The History of Hawai‘i From Our Files: Secret Worshipping of Pele
The history of Hawai‘i from our files.
In 1990, the lava from Kīlauea took its most destructive path since the eruption in 1983. The town of Kalapana was destroyed and HONOLULU named Pele the Islander of the Year. The 1991 article also took a look at why some families were forced into hiding their practice of honoring the goddess.
“Pele lives. She smolders inside the red-hot chambers of volcanic craters. She flows in the lava that pours from heaving vents. She animates the steam that seethes below the surface of the land. To find her, go to Kalapana, where homes are being overrun by her streams of fire. The people will tell you: Pele is here. Go to Wao Kele O Puna, where her steam is being harnessed for energy. They’ll tell you: Pele is here. Go to Kilauea, where her molten magma is surging from the eruption at Kupaianaha: Pele is here. …
“There was a time when people dared not worship Pele, or any Hawaiian god, in public. It meant ridicule, or worse. Communion with the gods, dreams, visions—these were not subjects to talk about openly.
“Lynette Paglinawan remembers how it was: ‘Twenty, 30 years ago, if you started talking about these visions, people think you pupule. As a social worker I worked with families who told about visions—these were people known to the mental health clinics. And they were indeed locked up and sent to pupule house in Kane‘ohe.’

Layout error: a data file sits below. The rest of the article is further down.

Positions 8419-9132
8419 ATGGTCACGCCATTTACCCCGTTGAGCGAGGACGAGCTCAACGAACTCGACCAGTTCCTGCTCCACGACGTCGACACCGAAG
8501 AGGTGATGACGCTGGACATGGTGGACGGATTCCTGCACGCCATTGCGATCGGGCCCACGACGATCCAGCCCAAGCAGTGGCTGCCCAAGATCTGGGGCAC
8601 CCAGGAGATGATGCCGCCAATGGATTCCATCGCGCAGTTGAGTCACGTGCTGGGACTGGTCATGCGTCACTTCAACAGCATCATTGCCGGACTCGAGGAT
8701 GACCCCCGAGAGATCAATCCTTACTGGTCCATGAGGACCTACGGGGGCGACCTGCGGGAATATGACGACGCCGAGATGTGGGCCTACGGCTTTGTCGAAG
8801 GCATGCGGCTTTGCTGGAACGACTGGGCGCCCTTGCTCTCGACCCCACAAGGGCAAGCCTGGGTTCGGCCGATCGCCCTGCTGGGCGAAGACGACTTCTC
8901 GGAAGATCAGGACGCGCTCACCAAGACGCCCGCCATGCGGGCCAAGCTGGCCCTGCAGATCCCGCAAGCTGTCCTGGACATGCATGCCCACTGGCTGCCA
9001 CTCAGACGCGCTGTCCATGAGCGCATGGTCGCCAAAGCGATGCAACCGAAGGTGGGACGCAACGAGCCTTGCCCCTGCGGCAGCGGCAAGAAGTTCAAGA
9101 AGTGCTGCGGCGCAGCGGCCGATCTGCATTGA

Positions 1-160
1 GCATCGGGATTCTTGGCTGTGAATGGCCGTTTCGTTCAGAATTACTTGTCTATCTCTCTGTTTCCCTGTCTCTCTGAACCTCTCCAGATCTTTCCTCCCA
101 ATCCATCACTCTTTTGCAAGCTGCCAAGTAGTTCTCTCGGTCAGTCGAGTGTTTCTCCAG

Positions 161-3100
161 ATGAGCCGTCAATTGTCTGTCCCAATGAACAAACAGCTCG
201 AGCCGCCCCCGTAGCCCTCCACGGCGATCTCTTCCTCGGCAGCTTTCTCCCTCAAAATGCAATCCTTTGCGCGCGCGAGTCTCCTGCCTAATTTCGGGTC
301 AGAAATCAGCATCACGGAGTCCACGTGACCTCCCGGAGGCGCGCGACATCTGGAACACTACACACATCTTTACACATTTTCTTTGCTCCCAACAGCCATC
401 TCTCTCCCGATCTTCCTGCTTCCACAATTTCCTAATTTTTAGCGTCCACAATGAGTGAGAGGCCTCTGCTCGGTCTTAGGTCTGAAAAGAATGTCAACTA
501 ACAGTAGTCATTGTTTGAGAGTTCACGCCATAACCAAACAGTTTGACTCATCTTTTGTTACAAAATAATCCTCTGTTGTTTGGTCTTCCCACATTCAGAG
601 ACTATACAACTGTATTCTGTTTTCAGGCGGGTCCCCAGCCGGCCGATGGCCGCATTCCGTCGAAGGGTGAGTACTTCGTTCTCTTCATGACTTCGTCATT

“Paglinawan was a social worker with the Queen Lili‘uokalani Children’s Center then. Now she’s director of the Hawaiian Culture and Arts Program. In the old days, she says, it was not easy being a true-believing Hawaiian. ‘Experience has taught Hawaiians it is not safe to talk about those forces which are not believable to those from a different world view.’
“Hawaiians who kept faith with their family ‘aumakua did so in secret. One person who had firsthand experience with the underground rituals is Palikapu Dedman, president of the Pele Defense Fund, the group spearheading the challenge to the geothermal effort. Dedman is of the Pele clan. When his grandmother was pregnant with his mother, he says, she had intense dreams about Pele, and so named her daughter Pele. His grandmother had the dreams again when his mother was pregnant with him. She gave him the name Palikapu-o-Kamohoali‘i—a cliff on Kilauea made sacred by Pele for her favorite brother, Kamohoali‘i.
“When Dedman was growing up, he spent every summer with his grandmother on the Big Island. He remembers accompanying her regularly to Halema‘uma‘u to make offerings to Pele. ‘This was in the ’60s, when there were a lot of eruptions going on at Halema‘uma‘u,’ he says. ‘I used to see her do her own chanting, her own personal rituals. Never with other people. It was always by herself.’
“And it was always at night. ‘She used to go there at night because she was ashamed. There was this idea of Christianity that we were supposed to have forgotten these traditions. So you didn’t do them in public.’”
In 2018, fissures spewing lava destroyed more than 700 homes. Kīlauea is still active, with a lake of lava drawing visitors in late December 2020.
Learn more about the evolution of covers in HONOLULU Magazine and Paradise of the Pacific: 125 Years of Covers, available at shop.honolulumagazine.com.
Find more photos from Honolulu’s past every Thursday on Instagram @honolulumag.